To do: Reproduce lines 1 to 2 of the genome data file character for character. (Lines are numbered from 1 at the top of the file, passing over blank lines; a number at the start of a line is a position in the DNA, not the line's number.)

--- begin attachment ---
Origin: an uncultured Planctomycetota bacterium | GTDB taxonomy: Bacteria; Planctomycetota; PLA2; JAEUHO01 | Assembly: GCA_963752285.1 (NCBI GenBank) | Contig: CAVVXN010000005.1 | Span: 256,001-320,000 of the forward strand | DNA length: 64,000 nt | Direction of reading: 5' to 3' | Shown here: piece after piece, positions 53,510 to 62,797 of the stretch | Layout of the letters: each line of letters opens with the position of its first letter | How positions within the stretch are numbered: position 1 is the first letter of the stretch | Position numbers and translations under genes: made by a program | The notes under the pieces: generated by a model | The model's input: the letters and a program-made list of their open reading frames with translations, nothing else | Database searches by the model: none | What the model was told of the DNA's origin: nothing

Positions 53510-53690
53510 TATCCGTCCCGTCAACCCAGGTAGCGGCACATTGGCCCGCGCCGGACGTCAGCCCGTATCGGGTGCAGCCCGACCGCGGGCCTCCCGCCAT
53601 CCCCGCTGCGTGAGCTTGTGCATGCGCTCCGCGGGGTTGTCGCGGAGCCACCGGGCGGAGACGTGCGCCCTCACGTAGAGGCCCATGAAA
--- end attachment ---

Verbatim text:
Origin: an uncultured Planctomycetota bacterium | GTDB taxonomy: Bacteria; Planctomycetota; PLA2; JAEUHO01 | Assembly: GCA_963752285.1 (NCBI GenBank) | Contig: CAVVXN010000005.1 | Span: 256,001-320,000 of the forward strand | DNA length: 64,000 nt | Direction of reading: 5' to 3' | Shown here: piece after piece, positions 53,510 to 62,797 of the stretch | Layout of the letters: each line of letters opens with the position of its first letter | How positions within the stretch are numbered: position 1 is the first letter of the stretch | Position numbers and translations under genes: made by a program | The notes under the pieces: generated by a model | The model's input: the letters and a program-made list of their open reading frames with translations, nothing else | Database searches by the model: none | What the model was told of the DNA's origin: nothing

Positions 53510-53690